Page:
The character Vee had cringe-worthy moments, but only a few.  And the adolescent aspect was overcome by the creative camera work; where the audience was taken along for the ride.

NERVE was a lot of fun but I found it hard to take seriously when the story turned into the realm of giving a lesson.

Tapping into the teen angst of wanting to break free was still present and this was shown with unexpected edge.  I enjoyed the ride but the attempt at depth gave the film more meat not more meaning: we’ve already heard about the dangers of social media, right?

But drawing the audience into the world of NERVE and being given the feeling of taking those dares along with the characters made a suspenseful and entertaining film.

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Sunset Song

GoMovieReviews Rating:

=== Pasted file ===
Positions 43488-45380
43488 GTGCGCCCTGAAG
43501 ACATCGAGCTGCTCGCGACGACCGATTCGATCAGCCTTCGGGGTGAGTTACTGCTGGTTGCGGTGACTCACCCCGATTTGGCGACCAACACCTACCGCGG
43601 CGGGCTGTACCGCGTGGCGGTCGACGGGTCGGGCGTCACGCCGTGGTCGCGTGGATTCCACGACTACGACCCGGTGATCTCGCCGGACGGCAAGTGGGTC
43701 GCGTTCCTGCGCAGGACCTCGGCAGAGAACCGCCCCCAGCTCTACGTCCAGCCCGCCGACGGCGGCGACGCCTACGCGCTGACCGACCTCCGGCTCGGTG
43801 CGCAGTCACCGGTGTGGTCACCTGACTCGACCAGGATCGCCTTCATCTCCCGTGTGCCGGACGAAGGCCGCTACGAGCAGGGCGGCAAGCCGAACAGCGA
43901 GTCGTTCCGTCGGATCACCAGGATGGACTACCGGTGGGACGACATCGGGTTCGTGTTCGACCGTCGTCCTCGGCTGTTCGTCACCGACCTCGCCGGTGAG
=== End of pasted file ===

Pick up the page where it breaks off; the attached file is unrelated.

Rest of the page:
Directed By: Terence DaviesSunset Song

Based on the novel written by: Lewis Grassic Gibbon

Starring: Agyness Deyn, Peter Mullan; Kevin Guthrie.

Set in the early 20th century, Sunset Song is a heart breaking film but as director Terence Davies states, a story that needs to be told.

Chris (Agyness Deyn) is a young girl growing up in the beautiful enduring and sometimes harsh Scottish country of the Aberdeenshire.

This is a place where beauty may not last but will be the more beautiful for it.  Where love may not last but the land will continue to endure.

The story centres around Chris and her life from family tragedy to marriage to the First World War.

Sunset Song is a love story but also a story of Scotland and the bittersweet nature of life.  There’s such cruelty yet such sweetness that feels lost in this modern age.  And to be reminded of the sacrifice of our Grandparents and all those who lost their lives during the war and broke their family’s heart is truly humbling: Lest We Forget.

I was immediately captured by the opening scene of Chris lying in the middle of a crop of wheat, hidden from view; the sun on her face.  I used to do the same thing but amongst the green stalks of canola.  Being hidden from everything and everyone except the sky.

I loved the simplicity of this film.  The soundtrack mostly the characters themselves singing.